“But she [Erstadt] told The Post that under state guidelines, a school guidance counselor was allowed to meet with Daniel up to three times before requiring consent from his parents for more meetings.
“A counselor met with Daniel, but his parents declined to give consent for further meetings, the diocese spokeswoman said.”
The Tablet, the newspaper of the Brooklyn diocese, reported:
“Mike Long, chairman of the board of directors of Holy Angels Catholic Academy and longtime Brooklyn resident, said, ‘The faculty and the administration did everything humanly possible to help that young man. They not only cared, they loved Danny very much. There’s a lot more to this very sad story that people are unaware of.”
The Washington Post goes on to say:
“Rynecki, the family attorney, told The Post that Daniel’s death was a ‘tragic situation that should never have occurred.’ His firm, he said, is considering a possible wrongful death lawsuit against the school for failing to have ‘a proper bullying prevention program.’
"If there wasn’t such a program, he said — or if there was, but it wasn’t implemented appropriately — ‘we intend to hold them accountable for the loss of this young life.’”
“Academy officials say the school has a prevention program that trains teachers to recognize signs of bullying and to intervene in a constructive manner. The academy’s teachers have undergone two sessions of the training, which lasts one to two days in recent years, officials said. The training is based on the Olweus bullying prevention program.”
The false assumption
The entire basis of the negligence complaint against schools is the assumption that bullying would be stopped if schools would intervene.
But is there any evidence to support this assumption?
Researchers have been finding repeatedly that the most highly respected anti-bullying programs, developed by university-based psychological researchers, barely make a dent in the bullying situation in schools and often result in an increase. Several meta-analyses of school anti-bullying programs have been published since 2004, and they all find that at best they result in a 20% reduction in bullying and often result in an increase. One large-scale study found that children are more likely to be bullied in schools that have anti-bullying programs than in schools that don’t.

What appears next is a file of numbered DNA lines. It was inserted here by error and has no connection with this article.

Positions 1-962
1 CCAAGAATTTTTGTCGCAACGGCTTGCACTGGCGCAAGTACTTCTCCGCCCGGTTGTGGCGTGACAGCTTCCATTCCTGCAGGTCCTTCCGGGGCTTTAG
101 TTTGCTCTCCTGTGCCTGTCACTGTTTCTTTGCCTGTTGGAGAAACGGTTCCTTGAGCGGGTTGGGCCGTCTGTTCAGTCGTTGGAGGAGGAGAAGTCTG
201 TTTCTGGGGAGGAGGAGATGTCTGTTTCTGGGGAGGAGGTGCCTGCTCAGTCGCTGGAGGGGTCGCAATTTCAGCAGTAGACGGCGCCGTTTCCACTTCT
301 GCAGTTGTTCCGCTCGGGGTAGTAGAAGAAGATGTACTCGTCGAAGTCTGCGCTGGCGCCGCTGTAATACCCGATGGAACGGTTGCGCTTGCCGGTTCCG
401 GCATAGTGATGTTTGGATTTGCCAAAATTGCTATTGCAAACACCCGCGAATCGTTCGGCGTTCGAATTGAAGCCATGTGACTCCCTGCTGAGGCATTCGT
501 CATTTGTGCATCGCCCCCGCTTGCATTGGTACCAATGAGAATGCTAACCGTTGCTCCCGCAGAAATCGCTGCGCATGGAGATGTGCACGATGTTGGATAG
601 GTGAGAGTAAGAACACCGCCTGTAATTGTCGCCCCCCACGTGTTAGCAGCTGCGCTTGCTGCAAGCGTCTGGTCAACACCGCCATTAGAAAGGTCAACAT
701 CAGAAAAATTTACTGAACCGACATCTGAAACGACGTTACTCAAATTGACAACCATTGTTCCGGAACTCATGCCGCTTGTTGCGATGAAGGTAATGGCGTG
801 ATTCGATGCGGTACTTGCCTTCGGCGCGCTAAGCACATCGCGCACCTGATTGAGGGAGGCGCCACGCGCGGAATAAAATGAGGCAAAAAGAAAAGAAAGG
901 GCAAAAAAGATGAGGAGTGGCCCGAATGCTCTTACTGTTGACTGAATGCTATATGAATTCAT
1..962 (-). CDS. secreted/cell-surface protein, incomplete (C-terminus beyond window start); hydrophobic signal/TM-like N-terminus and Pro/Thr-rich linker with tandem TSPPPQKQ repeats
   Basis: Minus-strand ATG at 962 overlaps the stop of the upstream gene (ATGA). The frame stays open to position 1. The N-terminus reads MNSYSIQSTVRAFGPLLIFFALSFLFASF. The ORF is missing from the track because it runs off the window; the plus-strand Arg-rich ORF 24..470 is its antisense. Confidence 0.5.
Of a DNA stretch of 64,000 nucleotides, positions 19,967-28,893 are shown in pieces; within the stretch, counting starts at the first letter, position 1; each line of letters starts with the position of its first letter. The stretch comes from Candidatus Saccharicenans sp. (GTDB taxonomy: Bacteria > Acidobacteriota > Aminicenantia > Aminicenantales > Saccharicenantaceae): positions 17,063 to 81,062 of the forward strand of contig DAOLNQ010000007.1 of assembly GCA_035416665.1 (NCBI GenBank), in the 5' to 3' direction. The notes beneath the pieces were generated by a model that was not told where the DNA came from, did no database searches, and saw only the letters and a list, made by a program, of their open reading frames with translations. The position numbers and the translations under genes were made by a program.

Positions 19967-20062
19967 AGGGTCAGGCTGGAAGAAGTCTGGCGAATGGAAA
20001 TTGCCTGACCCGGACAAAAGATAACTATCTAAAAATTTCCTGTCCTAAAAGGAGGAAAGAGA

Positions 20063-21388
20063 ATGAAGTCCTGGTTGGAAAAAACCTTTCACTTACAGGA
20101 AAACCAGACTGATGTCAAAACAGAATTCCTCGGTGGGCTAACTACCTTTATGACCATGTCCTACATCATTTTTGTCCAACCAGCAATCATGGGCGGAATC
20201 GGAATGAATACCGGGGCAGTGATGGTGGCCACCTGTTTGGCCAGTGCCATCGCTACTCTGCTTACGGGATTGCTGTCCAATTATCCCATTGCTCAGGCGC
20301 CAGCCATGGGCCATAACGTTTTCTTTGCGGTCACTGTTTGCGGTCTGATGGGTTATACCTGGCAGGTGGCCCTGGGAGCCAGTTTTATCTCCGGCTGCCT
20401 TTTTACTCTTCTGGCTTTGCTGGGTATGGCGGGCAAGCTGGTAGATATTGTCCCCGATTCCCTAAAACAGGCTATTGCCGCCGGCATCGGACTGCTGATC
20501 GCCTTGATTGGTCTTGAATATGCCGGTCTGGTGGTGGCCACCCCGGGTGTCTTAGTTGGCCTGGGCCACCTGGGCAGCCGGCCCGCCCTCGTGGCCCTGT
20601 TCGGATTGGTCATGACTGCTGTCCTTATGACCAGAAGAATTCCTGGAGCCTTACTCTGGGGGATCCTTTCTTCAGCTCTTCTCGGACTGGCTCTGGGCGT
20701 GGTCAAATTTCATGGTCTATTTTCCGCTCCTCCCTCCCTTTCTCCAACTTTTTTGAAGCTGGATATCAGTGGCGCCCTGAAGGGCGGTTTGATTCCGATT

Furthermore, research has been finding that state anti-bullying laws are essentially worthless for reducing bullying. Even the most effective state laws reduce bullying complaints by only 20% – an 80% failure rate (assuming that bullying complaints is an accurate reflection of the absolute amount of bullying occurring).
Attorney Rynecki insists the school should have had a “proper” anti-bullying program and implemented it “appropriately.” But the school used the “most proper” program of all, the Olweus Bullying Prevention Program. It is the most widely used program in the world and is often referred to as “the gold standard.” It was developed by Prof. Dan Olweus, who actually created the scientific psychological field of bullying and is considered the "father of the anti-bully movement." The entire bullying field, including anti-bullying laws, is based on his assumptions, definitions and recommendations.
But research shows that the results of the Olweus program are dismal. The most massive, intensive study of the Olweus program ever conducted found that after two years of implementation “with fidelity,” there was a mere 12% reduction in the number of children who report being bullied twice or more per month. Results for most other leading programs are not much better and sometimes worse. So even if the Holy Angels Catholic School appropriately implemented the most proper program, there is an overwhelming chance that it would have failed to help Daniel. Did Attorney Rynecki bother to look into the statistics on anti-bullying programs before threatening to sue the school for failing to implement them appropriately?